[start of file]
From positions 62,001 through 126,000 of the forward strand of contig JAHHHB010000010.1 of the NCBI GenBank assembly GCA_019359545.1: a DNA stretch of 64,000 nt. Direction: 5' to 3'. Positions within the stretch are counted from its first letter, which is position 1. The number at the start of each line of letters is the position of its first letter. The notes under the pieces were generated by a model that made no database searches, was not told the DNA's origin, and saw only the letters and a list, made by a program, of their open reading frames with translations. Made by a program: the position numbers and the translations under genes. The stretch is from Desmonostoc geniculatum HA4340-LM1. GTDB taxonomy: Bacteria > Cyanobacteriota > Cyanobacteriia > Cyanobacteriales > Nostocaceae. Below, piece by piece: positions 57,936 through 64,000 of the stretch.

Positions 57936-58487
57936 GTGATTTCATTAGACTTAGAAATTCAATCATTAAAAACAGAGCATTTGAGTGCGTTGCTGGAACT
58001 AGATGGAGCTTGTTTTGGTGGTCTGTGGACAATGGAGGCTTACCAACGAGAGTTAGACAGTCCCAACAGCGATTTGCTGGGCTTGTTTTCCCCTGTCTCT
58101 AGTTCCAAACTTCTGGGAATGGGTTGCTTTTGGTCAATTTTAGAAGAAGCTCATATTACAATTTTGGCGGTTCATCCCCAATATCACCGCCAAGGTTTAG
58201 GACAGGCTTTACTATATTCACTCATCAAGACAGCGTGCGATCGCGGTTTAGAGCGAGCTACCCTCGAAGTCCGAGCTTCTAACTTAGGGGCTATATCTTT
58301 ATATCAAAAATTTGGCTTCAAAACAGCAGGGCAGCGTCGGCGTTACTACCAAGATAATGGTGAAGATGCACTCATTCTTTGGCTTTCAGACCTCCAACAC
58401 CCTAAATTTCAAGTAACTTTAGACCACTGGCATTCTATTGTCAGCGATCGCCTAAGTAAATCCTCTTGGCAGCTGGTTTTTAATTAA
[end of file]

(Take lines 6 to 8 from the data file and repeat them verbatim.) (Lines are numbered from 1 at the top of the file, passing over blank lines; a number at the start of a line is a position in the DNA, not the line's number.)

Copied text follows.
58201 GACAGGCTTTACTATATTCACTCATCAAGACAGCGTGCGATCGCGGTTTAGAGCGAGCTACCCTCGAAGTCCGAGCTTCTAACTTAGGGGCTATATCTTT
58301 ATATCAAAAATTTGGCTTCAAAACAGCAGGGCAGCGTCGGCGTTACTACCAAGATAATGGTGAAGATGCACTCATTCTTTGGCTTTCAGACCTCCAACAC
58401 CCTAAATTTCAAGTAACTTTAGACCACTGGCATTCTATTGTCAGCGATCGCCTAAGTAAATCCTCTTGGCAGCTGGTTTTTAATTAA